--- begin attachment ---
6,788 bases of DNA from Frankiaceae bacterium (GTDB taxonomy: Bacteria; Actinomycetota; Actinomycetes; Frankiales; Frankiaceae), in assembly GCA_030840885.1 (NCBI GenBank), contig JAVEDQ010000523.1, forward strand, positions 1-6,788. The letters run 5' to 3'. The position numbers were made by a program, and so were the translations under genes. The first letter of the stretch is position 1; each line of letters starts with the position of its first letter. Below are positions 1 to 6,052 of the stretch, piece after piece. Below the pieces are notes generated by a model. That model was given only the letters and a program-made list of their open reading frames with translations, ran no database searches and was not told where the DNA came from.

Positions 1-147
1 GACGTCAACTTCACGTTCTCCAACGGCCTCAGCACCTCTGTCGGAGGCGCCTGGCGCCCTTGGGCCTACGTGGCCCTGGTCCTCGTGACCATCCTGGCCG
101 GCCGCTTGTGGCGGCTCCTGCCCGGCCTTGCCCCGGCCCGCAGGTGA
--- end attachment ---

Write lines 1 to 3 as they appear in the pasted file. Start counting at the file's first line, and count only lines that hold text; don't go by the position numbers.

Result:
6,788 bases of DNA from Frankiaceae bacterium (GTDB taxonomy: Bacteria; Actinomycetota; Actinomycetes; Frankiales; Frankiaceae), in assembly GCA_030840885.1 (NCBI GenBank), contig JAVEDQ010000523.1, forward strand, positions 1-6,788. The letters run 5' to 3'. The position numbers were made by a program, and so were the translations under genes. The first letter of the stretch is position 1; each line of letters starts with the position of its first letter. Below are positions 1 to 6,052 of the stretch, piece after piece. Below the pieces are notes generated by a model. That model was given only the letters and a program-made list of their open reading frames with translations, ran no database searches and was not told where the DNA came from.

Positions 1-147
1 GACGTCAACTTCACGTTCTCCAACGGCCTCAGCACCTCTGTCGGAGGCGCCTGGCGCCCTTGGGCCTACGTGGCCCTGGTCCTCGTGACCATCCTGGCCG